Wash the greens thoroughly. You can spin to dry but it's not a big deal if you don't, since you may need to add water to the blender anyway.
If using stinging nettles, carrot tops, stellaria (chickweed), thick kale leaves or another robust or bitter green, you may want to blanch the greens first. Bring a pot of water to boil, throw in the greens and let them cook for 30 seconds to a minute. Pull them out and rinse with cold water to stop the cooking action. (If you plan on eating your pesto with pasta, do not drain the water - keep it to cook your pasta so you can keep some of the nutrients from the greens!)
Add all the ingredients (except the nuts - read on) to the blender or food processor and give it a good whirl. Pour the liquid at the bottom first and top with as many greens as you can fit in your machine. You may need to use a tamper or wipe the sides with a spatula a few times in the process.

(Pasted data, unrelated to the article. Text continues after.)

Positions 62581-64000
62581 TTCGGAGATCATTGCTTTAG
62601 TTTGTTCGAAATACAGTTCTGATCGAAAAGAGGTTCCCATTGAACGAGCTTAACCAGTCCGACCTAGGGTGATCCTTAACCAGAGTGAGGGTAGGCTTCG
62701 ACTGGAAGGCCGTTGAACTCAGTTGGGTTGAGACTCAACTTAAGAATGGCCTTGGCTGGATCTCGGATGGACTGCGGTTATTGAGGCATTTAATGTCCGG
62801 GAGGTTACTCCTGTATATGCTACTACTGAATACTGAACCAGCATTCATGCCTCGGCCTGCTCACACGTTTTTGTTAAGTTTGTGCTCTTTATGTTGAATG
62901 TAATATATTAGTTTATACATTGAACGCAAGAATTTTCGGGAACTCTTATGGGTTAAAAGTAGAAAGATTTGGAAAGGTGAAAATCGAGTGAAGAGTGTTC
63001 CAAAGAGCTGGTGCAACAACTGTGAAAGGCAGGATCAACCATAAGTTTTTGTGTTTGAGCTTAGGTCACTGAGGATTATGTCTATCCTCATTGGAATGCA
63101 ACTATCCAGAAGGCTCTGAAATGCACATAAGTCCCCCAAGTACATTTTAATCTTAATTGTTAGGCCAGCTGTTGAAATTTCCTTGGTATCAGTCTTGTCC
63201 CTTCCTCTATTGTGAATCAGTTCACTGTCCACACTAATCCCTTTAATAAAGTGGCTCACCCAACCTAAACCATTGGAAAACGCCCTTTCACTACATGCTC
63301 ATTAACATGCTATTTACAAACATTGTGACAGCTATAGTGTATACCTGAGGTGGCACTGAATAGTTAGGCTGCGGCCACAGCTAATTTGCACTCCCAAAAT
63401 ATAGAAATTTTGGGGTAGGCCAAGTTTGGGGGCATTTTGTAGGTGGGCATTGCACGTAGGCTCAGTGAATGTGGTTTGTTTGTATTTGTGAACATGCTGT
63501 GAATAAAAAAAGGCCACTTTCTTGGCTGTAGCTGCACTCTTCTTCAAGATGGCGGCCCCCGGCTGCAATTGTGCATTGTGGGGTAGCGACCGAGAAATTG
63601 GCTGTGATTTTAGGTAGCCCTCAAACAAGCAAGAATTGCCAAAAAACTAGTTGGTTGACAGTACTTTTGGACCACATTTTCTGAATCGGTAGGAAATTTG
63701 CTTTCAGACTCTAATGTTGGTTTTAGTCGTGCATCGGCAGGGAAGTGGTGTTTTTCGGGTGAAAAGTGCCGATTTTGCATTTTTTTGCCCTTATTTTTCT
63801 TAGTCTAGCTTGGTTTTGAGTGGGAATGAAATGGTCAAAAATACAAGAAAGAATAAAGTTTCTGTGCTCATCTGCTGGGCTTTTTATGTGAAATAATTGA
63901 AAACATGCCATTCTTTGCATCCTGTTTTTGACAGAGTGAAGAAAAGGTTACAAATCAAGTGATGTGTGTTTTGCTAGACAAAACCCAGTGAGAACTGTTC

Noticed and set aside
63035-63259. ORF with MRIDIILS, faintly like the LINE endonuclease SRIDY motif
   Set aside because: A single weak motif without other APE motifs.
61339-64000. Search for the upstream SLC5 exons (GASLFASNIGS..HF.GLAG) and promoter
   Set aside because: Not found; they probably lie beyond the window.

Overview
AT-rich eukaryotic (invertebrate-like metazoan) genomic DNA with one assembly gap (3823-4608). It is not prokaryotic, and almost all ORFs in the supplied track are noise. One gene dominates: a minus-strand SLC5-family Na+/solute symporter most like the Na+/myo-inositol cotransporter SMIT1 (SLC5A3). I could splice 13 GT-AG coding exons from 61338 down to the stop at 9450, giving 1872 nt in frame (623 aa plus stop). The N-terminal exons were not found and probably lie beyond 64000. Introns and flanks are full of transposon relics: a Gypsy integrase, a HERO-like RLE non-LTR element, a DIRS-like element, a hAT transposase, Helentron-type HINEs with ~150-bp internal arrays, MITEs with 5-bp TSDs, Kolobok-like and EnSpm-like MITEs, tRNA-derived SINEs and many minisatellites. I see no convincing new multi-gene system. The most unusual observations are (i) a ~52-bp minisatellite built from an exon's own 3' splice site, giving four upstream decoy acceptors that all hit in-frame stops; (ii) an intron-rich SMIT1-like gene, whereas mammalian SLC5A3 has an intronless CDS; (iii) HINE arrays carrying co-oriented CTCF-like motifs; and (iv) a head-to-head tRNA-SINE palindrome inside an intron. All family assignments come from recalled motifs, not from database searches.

I personally like to completely pulverize the greens, then add the nuts and pulse a few times to retain a bit of crunch. If you prefer the smooth consistency of a bright-green sauce, you can put all the ingredients in at the same time.
If you haven't added the nuts already, add them now.
Process to the desired consistency. If things don't blend too well, add some water, a few tablespoons at a time. (If you blanched the greens in water and reserved some, use it now.)
Taste for seasoning and adjust as desired.
Keeps in the fridge for 5 days and freezes well for a few months - but you're better off eating it sooner than later for maximum nutrition.